Later this month, I'm going to spend a few days with my parents in Florida. I've bought some OSU striped BFL from String Theory Colorworks, and I'm going to make a pair of socks for my dad that fit HIS feet. This is a project from the heart because I've learned that a pair of socks I made for him a few years ago as a Christmas gift are his favorite socks. I find that amazing, and it puts Dad on my extremely knit-worthy list, which is short! He also raves about the felted clogs I made for him even longer ago. The great thing about gifting Floridians with hand knits is that they are so grateful to have them when they need them, but they need them so seldom that they last forever!

Note to self: remember to take a tape measure to Florida.

Tuesday, October 22, 2013

Our First Time

Libby and I went to Rhinebeck for the first time this year, and it was wonderful. We saw more knitterati than you can shake a stick knitting needle at, and had fun, short chats with Clara Parks, Stephanie Pearl-McFee and Kay Gardiner. We indulged in purchase after purchase and were still talking about what ELSE we wanted on the way home. Today, I saw this video by Gayle Zucker and it brought tears to my eyes while I was laughing at how silly it is.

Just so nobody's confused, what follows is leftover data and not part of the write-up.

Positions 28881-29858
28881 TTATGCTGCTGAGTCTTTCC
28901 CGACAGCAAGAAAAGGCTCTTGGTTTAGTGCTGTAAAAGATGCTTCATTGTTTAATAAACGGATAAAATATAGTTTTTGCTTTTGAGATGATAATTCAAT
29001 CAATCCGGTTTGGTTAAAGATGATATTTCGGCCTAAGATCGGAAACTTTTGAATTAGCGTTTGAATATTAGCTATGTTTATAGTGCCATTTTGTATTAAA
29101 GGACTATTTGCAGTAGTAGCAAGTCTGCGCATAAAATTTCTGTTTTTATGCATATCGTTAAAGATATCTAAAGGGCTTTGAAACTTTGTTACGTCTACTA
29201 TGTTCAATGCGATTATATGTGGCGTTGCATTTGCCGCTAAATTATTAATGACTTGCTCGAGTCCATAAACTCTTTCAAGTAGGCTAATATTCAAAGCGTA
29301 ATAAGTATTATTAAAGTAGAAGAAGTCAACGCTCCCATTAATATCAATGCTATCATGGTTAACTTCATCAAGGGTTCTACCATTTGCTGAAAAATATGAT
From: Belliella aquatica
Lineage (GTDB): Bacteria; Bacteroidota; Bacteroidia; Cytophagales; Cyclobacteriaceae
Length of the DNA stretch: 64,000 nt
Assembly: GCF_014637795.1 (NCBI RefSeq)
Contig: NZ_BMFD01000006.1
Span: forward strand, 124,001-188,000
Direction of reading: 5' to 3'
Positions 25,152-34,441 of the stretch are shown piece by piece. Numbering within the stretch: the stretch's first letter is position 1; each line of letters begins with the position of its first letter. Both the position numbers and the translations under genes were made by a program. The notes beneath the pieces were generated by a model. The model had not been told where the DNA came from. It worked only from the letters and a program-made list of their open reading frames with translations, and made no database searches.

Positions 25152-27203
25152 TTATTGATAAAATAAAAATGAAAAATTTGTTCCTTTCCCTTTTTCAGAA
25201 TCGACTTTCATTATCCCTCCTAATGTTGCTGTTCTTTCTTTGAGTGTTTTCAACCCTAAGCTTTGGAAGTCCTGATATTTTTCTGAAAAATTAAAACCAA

Sunday, January 15, 2012

Audiobook Recommendations from The Yarn Harlot's Commenters

Right before Christmas, as part of her series of great gift suggestions for knitters, The Yarn Harlot suggested audiobooks. Her commenters proceeded to suggest dozens of authors and titles they've enjoyed listening to. I thought it would be great to have the whole list for easy reference. So I put it into a table, which took quite a bit longer than you might think, and now I'm going to try to make it available here. This link to iDisk may not work after June 2012. If you have trouble, leave a comment.

So how many of these have you listened to or read? I count about 95 for me so far, including other titles by the authors mentioned.

I was inspired by The Harlot's post to subscribe to Audible, and I'm looking forward to working off this list for a long time!

Wednesday, October 19, 2011

Our little girl is all grown up!